NSCA CPT Study Guide
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Post 2 of 26 in the NSCA CPT Study Guide
- Discuss the function and the structures of skeletal muscles.
- List the steps of the sliding filament theory.
- Explain concepts of fiber type and the application to exercise performance.
- Discuss the function and structure of the nervous system as it applies to the skeletal muscle control.
- Describe the role exercise plays in bone health and the function of tendons and ligaments.
The Muscular System
Muscles generate force whenever they are activated. We call this muscle contraction or muscle action.
There are three muscle types: Skeletal, cardiac, and smooth.
Skeletal muscles attach to bones and are used to rotate joints. These muscles allow us to do running, jumping and lifting we do every day.
Gross Anatomy of Skeletal Muscle
Each skeletal muscle has three levels of connective tissue.
Epimysium is the outer layer of connective tissue surrounding the whole muscle.
A bundle of muscle fibers is known as a fascicle.
These fascicles are covered by perimysium: the connective tissue covering for this second layer.
Endomysium is the last layer of connective tissue. It surrounds the individual muscle fibers.
Microscopic Anatomy of Skeletal Muscle
Each fiber is a cell, like any other cell it has the same structural components. The skeletal muscle cells have more than one nucleus.
The myofibrils are bundles of myofilaments. He myofilaments are made of myosin and actin. Their arrangement gives muscle its striated appearance.
Two protein structures are associated with actin. Tropomyosin and Troponin. These are regulatory proteins that take care of regulating the interaction of both actin and myosin.
The most basic contractile unite of a muscle.
Consists of an M line, Z line, H zone, I band, and A band.
This is the site where the muscle receives stimulus from the nervous system.
The motor endplate, the space between the axon terminal and the motor endplate, also known as the synaptic cleft, are the other parts of this neuromuscular junction.
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Sliding Filament Theory
This theory states that muscles shorten or lengthen when filaments slide past one another without any change in length in the filaments.
These are the steps for the sliding filament theory:
The Resting Phase: The myofibril has a lot of calcium within it, and because of this we don’t have many myosin cross bridges that are bound to the actin.
The Excitation Contraction Coupling Phase: The SR, or sarcoplasmic reticulum, will release calcium in this stage when it becomes stimulated. These new calcium ions that are released will bond with the troponin. These events cause a shift in tropomyosin, and the myosin cross bridges will form much quicker to the actin in the cell.
The Contraction Phase: This is the third phase. Here we have the hydrolysis of ATP occurring and this causes the fibers to contract.
The Recharge Phase: This fourth phase begins when the calcium is available in the cell.
The Relaxation Phase: Here the stimulation stops, and the calcium is now pumped in the SR for use at a later time. Thus, altogether actin and myosin cannot link together.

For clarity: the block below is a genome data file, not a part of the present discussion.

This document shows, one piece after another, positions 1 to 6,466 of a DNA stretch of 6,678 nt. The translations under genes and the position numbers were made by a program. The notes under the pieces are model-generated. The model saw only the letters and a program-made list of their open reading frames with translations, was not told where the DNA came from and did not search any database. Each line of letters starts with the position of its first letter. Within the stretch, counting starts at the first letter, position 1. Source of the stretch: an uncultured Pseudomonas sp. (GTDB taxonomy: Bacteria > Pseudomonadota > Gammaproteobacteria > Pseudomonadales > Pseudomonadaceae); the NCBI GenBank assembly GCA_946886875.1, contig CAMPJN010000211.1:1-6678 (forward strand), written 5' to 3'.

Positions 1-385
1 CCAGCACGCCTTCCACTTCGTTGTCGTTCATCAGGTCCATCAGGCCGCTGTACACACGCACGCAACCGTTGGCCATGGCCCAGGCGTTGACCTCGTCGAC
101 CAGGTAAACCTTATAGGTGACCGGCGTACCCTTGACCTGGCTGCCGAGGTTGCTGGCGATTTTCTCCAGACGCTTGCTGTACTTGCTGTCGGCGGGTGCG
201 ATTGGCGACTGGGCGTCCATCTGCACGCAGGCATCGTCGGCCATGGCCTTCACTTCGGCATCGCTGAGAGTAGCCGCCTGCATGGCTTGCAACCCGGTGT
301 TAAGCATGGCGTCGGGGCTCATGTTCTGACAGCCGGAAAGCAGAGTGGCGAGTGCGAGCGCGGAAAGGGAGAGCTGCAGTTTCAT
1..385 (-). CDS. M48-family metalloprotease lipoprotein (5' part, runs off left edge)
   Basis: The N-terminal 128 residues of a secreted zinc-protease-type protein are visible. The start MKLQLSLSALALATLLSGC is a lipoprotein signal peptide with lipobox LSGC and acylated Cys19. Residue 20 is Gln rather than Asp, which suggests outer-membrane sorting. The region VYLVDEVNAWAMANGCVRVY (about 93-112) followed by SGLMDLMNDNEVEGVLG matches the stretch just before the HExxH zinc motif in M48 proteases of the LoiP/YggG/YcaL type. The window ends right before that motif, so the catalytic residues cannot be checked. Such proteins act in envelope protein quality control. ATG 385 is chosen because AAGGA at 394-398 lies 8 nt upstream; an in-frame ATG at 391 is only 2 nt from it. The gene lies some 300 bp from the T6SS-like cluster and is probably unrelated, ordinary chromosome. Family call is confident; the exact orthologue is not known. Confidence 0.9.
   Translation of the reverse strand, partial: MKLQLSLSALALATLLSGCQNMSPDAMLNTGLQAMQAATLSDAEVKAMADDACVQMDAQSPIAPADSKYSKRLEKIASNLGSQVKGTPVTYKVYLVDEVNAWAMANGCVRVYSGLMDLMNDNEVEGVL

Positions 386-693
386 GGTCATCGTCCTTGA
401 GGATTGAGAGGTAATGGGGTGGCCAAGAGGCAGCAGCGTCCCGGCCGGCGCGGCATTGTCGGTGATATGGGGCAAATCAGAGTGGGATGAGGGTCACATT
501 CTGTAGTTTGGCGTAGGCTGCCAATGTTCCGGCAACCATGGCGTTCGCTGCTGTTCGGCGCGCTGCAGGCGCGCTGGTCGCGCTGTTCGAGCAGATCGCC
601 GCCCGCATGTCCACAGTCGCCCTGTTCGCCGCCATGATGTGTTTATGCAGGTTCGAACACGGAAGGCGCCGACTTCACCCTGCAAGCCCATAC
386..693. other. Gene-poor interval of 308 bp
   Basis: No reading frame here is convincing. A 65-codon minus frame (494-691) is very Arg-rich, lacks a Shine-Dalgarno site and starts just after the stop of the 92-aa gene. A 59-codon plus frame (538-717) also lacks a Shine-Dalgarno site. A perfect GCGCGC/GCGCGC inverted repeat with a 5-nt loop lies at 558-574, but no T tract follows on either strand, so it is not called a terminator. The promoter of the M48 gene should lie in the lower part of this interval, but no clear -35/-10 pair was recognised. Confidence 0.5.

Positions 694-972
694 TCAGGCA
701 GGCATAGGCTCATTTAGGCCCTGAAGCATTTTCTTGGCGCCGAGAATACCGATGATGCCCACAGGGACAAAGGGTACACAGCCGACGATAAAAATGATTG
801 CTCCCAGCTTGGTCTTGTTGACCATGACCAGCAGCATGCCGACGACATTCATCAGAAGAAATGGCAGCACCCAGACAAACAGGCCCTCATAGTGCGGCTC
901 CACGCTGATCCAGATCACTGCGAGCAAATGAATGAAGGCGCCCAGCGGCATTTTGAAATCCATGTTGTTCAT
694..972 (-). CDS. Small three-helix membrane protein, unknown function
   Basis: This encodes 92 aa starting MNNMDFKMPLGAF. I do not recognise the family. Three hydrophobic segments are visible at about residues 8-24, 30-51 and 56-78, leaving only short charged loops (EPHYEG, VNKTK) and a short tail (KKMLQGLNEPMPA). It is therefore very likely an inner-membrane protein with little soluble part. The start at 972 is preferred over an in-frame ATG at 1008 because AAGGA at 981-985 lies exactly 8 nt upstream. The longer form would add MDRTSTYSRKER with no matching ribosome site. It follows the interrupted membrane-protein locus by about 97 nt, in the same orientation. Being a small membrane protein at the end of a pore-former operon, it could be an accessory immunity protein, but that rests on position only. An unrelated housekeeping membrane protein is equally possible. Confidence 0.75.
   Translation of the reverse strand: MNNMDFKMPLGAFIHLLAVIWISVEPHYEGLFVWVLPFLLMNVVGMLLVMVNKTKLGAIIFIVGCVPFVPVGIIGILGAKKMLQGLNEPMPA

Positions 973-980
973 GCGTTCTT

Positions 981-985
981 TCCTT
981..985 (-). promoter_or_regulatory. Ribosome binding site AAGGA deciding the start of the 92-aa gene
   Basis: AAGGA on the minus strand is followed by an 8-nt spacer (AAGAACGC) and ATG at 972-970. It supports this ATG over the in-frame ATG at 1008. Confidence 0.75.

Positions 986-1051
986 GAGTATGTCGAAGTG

ATP: Adenosine Triphosphate is the energy source of muscular actions.
ATPase: Adenosine Triphosphatase causes the splitting of the ATP molecules.
Types of Muscle Actions
Concentric Muscle Action: This occurs when the force produced in the muscle overcomes the external resistance in the opposing direction. In a bicep curl, this would be bringing the weight up.
Eccentric Muscle Action: This is the lengthening action. When the force produced by the muscle is less than the force opposing it. So, in a bicep curl, this would be the negative portion, or the lowering down of the weight.
Isometric (static) Muscle Action: This is when the muscle force is equal to the opposing force. These actions lead to no movement. A typical example is a plank, but with the bicep curl example, it would be leaving the weigh at one spot in the movement.
Delayed-Onset Muscle Soreness (DOMS) and Eccentric Muscle Actions
This is muscle pain that lasts 24 – 48 hours following an exercise program starting or even some new movement patterns. It is a combination of connective and muscle tissue damage along with an inflammatory action activating the pain receptors.
Exercise is seen as the best way to reduce these pains.
Muscle Fiber Types
All fibers are not the same in terms of contractile performance and their basic characteristics physiologically.
Type I fibers: Slow oxidative or slow twitch fibers. These have high oxidative capacities and are very resistant to fatigue. They also contract and relax more slowly.
Type IIa fibers: The fast oxidative glycolytic fibers. Large and powerful fibers with moderate to high anaerobic metabolic capabilities. These have moderate oxidative and anaerobic capacities.
Type IIx fibers: The fast glycolytic fibers. Large and powerful fibers with moderate to high anaerobic metabolic capabilities. These are purely anaerobic and fatigue very quickly.
It is possible to transition some fibers.
The Nervous System:
In charge of directing and controlling voluntary movement.
Organization of the Nervous System:
The nervous system is broken down into the Central nervous system and the Peripheral nervous system. Also, the CNS and PNS.
The CNS is made up of the brain and the spinal cord.
The peripheral nervous system is the rest of the nervous system outside of the brain and the spinal cord.
The most basic unit of the nervous system is the nerve cell, also called a neuron.
Motor neurons conduct nerve impulses to the muscles from the central nervous system.
The synapse is the site of communication between two neurons or a neuron and a muscle or gland cell. This is the neuromuscular junction we talked about earlier, too.
The nerve cell is made of a cell body, dendrites, axon, and myelin sheath.